Understanding the odds of sports betting will help you make more informed choices and will ultimately help you win more. If you don’t understand odds, you can’t properly understand sports betting. Basically, knowing the odds is what helps you determine whether or not a wager is worth making. The potential payout of a wager is calculated with a combination of the relevant odds, and the amount of money you stake. Before you start betting, its crucial to take some time to learn how betting odds work.
What Do Odds Tell You?
Betting odds tell you both how likely an event is to happen, and how much money you stand to win for a particular wager. The higher the odds are, the more money you stand to win, but the less likely it is that you win. So higher odds mean higher payouts, lower likelihood of winning, and lower odds mean lower payout and higher likelihood of winning. If the odds are ‘even money’ this means there is a 50/50 chance of winning.
Understanding Odds Formats
There are a number of different ways that odds can be displayed, but this doesn’t translate to any difference in the odds themselves. Moneyline odds, or American odds, are those most used in the sports betting USA. They are displayed as a positive or negative number, and show how much you stand to win if you bet $100 or how much you need to stake to win $100. So odds of +150 mean that you stand to win $150, plus your initial stake of $100. If you see a negative number like -150, this means that you need to stake $150 to win $100, plus your initial stake of $150.
Fractional odds are not very common anymore, but they are still sometimes used in the UK. These odds are shown as a fraction, such as 3/1, or “three to one”. With a 3/1 wager, you can win three units for every one unit staked. Calculating these becomes tricky when there are odds like 5/2, which is why decimal odds are taking over.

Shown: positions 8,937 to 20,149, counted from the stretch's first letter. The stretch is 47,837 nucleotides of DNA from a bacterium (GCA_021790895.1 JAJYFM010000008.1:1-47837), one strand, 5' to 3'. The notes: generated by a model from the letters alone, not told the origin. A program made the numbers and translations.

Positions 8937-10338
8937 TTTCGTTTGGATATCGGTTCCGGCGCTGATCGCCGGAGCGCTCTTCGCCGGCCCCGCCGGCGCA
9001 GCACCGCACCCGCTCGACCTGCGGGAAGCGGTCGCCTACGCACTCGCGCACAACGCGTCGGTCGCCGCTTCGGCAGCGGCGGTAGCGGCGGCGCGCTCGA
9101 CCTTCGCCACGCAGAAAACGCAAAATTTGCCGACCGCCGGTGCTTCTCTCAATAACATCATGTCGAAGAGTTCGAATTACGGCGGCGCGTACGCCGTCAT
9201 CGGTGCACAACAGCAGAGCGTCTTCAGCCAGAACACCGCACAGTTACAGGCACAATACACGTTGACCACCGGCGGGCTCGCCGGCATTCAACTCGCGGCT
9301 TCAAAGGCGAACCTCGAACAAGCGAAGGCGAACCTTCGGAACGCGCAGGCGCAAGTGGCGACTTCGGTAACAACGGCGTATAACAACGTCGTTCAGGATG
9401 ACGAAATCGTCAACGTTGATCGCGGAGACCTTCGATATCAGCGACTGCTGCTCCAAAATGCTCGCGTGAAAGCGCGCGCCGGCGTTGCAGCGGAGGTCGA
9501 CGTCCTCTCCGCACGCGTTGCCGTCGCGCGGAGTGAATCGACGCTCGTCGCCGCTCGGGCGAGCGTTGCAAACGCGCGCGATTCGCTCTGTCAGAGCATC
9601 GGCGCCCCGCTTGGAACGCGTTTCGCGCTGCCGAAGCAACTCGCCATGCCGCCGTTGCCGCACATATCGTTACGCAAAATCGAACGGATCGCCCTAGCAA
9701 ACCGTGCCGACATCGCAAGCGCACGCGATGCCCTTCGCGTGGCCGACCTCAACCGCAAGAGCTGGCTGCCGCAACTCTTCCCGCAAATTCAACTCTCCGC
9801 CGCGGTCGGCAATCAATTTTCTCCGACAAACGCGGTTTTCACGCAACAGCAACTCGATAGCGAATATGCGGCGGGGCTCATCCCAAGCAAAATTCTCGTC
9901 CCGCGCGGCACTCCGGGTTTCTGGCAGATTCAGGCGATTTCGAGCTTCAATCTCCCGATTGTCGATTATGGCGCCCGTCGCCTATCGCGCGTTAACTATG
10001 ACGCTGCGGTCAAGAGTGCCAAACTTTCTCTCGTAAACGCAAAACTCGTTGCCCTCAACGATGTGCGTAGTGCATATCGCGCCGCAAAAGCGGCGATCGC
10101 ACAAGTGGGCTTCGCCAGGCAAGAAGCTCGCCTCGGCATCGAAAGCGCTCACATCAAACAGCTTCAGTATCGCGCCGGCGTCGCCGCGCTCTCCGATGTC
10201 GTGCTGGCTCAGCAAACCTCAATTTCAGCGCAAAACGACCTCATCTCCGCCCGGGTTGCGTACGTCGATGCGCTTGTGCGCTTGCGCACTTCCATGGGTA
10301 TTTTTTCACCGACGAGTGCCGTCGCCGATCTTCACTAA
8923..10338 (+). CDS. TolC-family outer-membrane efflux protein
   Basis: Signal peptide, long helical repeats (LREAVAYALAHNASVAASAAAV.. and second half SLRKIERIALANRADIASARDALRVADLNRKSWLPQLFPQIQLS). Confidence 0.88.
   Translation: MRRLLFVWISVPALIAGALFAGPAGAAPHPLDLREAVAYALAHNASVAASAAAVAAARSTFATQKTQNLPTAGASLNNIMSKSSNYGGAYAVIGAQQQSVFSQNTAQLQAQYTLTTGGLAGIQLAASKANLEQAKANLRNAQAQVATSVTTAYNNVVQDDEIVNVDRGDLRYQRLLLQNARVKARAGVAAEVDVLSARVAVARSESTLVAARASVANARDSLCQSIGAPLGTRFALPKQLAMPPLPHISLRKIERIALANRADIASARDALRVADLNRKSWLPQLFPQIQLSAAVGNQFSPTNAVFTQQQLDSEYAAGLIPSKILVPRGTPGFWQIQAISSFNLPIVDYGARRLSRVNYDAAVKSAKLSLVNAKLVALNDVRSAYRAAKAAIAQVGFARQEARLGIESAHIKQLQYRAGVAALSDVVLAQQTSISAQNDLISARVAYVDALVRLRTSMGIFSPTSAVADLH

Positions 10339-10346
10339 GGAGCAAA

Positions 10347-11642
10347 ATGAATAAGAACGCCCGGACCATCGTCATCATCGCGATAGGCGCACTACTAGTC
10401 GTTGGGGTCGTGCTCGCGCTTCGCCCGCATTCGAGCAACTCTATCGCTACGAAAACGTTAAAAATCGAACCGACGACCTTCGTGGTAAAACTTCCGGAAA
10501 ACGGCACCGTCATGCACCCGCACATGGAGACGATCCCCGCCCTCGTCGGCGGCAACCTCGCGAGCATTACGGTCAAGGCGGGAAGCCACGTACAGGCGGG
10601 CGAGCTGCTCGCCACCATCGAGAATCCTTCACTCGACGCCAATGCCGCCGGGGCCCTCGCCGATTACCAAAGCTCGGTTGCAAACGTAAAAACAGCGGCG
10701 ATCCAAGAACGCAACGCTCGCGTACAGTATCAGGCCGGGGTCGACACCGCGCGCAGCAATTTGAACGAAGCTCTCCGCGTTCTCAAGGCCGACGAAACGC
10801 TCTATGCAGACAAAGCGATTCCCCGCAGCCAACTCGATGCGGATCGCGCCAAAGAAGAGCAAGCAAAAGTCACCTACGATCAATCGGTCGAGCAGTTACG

Decimal odds are the ones you’re most likely to see in Canada, as well as Europe and Australia, and are becoming the standard in most other parts of the world too. They are the most straightforward, expressed as a single positive number. The number shows your potential total payout, if you multiply it by your stake. So odds of 1.50 would return $1.50 for every $1 staked. An even money bet is expressed as 2.00.
Why Do Different Bookmakers Have Different Odds?
For many wagers on sporting events, such as AFL premiership betting, different bookmakers will offer slightly different odds. This is because each bookmaker calculates their own odds, and it isn’t an exact science, and often predicting who will win comes down to a matter of opinion. Not all bookmakers will have exactly the same ideas about the likelihood of a certain outcome. For this reason, its always a good idea to shop around various bookmakers to see who will give you the most favourable odds for your selection. It also means that if you’re good at predicting the outcomes of sporting events, you may just be better than the bookmaker and use this to turn a big profit. But if you’re a newbie, first get to grips with understanding how odds work before starting to venture beyond them.